Is The Binding of Isaac a biblical epic, or should it be locked in the basement?
Title: The Binding of Isaac
Genre: Roguelike Action/Adventure
Platform: PC (Steam)
Developer: Florian Himsl & Edmund McMillen
Version reviewed: PC Version
Brilliantly Weird, Weirdly Brilliant
Indie games are great for various reasons. They come in all shapes and sizes from a huge variety of people, and several indie games are bloody weird. This is a review for one of those weird games; The Binding of Isaac.
The Binding of Isaac was made by Super Meat Boy artist Edmund McMillen and Coil creator Florian Himsl with music by Danny Baranowsky. The game is based around the biblical story of Isaac and is presented in a dark and twisted style.
The story is described in a short video at the start of the game, and is continued as you complete the game, with various endings unlocked as you progress. Some subtle background story is also added in the form of short ‘flashback’ sequences in between levels and some references with in-game items.
The basic story of the game is as follows; Isaac lives alone with his mother, who is a devout Christian. His mother gets a message from God, who tells her to cleanse her son of all evil, eventually revealing that the only way to do so would be to kill him. She agrees and proceeds to attempt to kill her son. Isaac, being young, has no option but to run, and so he finds a hatch in the floor and jumps down into the unknown depths.
The story takes a stab at the questionable morals of the Bible, which is an obviously controversial subject. Personally, I think this style of confrontation is great, and it’s refreshing to see developers who aren’t afraid of confronting something like religion in a universal medium like gaming. However, the gameplay can seem somewhat detached from the story, but this makes the gameplay the primary focus.
The gameplay is based on the classic dungeon-crawling styling of the original Legend of Zelda games, but is given masses of longevity by randomising each room in several ways. The primary aim of the game is to get to the final boss battle, but first you must defeat various other randomly-selected enemies who act as the bosses for each level. Every time you beat a boss, you go down a level until you get to the final level.
The Binding of Isaac is far from your average dungeon crawler, however. Isaac doesn’t wield guns or swords, but instead uses tears as his weapon, which he shoots out of his eyes in a twin-stick shooter style (minus the sticks). Plus, there’s no save files or checkpoints in this game; if you die, you need to start again.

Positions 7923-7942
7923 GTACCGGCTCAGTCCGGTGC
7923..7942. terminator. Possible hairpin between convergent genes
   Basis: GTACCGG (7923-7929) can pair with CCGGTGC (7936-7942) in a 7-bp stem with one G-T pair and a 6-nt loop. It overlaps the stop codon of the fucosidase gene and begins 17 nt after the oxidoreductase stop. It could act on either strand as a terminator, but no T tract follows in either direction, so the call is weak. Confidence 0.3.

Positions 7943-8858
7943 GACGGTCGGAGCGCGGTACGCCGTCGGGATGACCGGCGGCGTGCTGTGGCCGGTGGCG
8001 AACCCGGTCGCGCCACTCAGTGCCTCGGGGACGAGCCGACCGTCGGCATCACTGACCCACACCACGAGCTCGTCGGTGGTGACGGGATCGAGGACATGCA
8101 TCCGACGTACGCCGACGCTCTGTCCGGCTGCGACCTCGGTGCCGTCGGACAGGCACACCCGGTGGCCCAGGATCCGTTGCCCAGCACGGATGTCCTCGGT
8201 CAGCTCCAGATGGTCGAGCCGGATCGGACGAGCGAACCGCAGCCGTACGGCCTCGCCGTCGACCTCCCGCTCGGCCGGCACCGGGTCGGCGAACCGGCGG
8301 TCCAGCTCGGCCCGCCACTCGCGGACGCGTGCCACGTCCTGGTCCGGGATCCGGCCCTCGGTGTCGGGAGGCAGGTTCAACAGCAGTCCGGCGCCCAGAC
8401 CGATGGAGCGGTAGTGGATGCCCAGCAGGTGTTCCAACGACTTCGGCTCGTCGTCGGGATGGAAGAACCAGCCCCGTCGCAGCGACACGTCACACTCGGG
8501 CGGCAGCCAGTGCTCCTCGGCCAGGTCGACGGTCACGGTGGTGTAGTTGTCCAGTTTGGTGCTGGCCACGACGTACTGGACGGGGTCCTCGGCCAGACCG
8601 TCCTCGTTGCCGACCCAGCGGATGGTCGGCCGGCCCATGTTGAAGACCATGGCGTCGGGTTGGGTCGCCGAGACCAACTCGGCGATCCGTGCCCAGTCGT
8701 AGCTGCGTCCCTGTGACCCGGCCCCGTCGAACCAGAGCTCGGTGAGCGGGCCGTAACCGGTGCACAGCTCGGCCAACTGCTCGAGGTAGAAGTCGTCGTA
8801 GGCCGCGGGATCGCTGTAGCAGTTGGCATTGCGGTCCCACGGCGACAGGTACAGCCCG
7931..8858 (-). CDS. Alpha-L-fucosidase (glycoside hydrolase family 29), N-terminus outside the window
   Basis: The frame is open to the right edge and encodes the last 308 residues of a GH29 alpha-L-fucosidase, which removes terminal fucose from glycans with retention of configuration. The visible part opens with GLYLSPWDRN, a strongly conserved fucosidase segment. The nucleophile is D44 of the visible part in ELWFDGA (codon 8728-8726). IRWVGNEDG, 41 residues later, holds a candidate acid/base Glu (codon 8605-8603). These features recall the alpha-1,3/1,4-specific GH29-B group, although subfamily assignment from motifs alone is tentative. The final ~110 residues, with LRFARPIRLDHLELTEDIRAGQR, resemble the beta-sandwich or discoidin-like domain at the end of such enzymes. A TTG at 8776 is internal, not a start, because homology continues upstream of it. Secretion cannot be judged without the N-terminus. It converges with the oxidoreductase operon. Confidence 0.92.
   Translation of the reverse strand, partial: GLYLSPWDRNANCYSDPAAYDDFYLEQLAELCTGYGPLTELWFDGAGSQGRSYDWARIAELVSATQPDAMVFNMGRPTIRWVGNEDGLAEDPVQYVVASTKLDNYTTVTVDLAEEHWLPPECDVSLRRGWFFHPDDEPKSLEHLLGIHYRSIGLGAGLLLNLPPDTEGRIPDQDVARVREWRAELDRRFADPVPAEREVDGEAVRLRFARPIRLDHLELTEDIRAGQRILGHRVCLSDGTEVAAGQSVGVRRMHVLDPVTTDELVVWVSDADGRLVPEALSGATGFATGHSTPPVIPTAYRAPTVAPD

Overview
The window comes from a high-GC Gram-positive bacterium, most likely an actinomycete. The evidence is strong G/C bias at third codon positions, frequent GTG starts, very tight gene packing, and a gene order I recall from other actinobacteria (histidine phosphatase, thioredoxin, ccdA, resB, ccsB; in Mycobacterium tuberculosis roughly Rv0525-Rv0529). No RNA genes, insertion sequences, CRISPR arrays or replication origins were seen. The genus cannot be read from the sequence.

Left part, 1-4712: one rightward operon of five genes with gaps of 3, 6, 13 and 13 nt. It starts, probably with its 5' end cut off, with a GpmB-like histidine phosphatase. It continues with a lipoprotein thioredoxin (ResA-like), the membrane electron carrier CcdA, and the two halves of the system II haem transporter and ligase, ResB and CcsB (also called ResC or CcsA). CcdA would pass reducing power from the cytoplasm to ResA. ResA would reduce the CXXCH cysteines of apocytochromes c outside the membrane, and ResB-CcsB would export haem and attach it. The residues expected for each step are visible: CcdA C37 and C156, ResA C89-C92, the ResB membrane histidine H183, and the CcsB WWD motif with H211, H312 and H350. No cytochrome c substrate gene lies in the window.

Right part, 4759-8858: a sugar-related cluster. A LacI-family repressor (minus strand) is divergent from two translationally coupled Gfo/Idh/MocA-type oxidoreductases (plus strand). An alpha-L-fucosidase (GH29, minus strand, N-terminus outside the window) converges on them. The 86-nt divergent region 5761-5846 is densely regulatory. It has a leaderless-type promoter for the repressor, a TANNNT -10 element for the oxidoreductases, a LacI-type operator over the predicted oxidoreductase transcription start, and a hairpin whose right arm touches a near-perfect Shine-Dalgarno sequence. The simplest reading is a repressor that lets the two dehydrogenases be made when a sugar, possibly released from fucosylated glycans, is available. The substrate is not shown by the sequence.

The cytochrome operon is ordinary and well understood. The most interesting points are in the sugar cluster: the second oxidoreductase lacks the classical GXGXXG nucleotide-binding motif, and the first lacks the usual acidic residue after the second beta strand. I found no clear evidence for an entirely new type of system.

An interesting arsenal
As you progress through the game, you pick up various items, all of which change the gameplay and Isaac’s appearance in some way. Like the levels and enemies, these items are randomly selected, and you never know what could be lying for you within a treasure room or chest. There are a few different types of items, including passive items, which are always active once you have collected them, and spacebar items, which (obviously) are activated by the spacebar, and recharge over time.
You can keep track of every item you have encountered via an item collection page accessible from the main menu. Some examples of items are the Ouiji Board, which lets Isaac’s tears pass through obsticles like rocks and ‘My Little Unicorn’, which temporarily give Isaac an invincible state, similar to Mario’s Super Star. The item collection page is something of an obsession of mine, and my compulsive need to fill up the page probably explains how I’ve spent around 30 hours playing the game.
Other items you can collect are coins, which are used for buying things in the in-game shops and for gambling in arcades, keys, which are used to open shop/treasure room doors and locked treasure chests, and bombs, which do damage to enemies and Isaac, but can also be used to break away walls and obsticles.
Pills and Tarot Cards are also important. Pills give a random effect which could be good or bad while Tarot Cards add a positive pre-defined effect which only lasts one room. Both of the aforementioned items are activated with the Q button.
Enemies are a huge part of the Binding of Isaac, and the huge range different enemies really reflect Edmund McMillen’s creativity. Enemies range from flies to maggots and aborted babies to headless humanoids. The bosses are especially brilliant and are full of variety in terms of gameplay style and graphical style.
McMillen’s art style is reflected in every part of The Binding of Isaac, and as a result it oozes with characters. The art is hand drawn and animated with thick black lines on the border of most objects along with an interesting use of colour to reflect the dark settings. Imagery can range from the humorous to the disturbing, but everything looks fantastic.
Adding further to the atmosphere is the music made by Danny Baranowsky, who used a range of instruments to make a dark and varied soundtrack. The music changes depending on the room you’re in and the sound can be very different depending on the rooms you enter.
Overall, The Binding of Isaac is a great game with plenty to offer the player at a low price. The art style and music makes the game really unique and atmospheric, and while the gameplay can be somewhat repetitive and frustrating, the longevity of this game is remarkable. I would have liked some extra game modes to further increase replayability, but the huge variety of items will keep you coming back for more.
|Perfect for: Classic game fans & anyone who isn’t a Christian.
Avoid | Try | Buy
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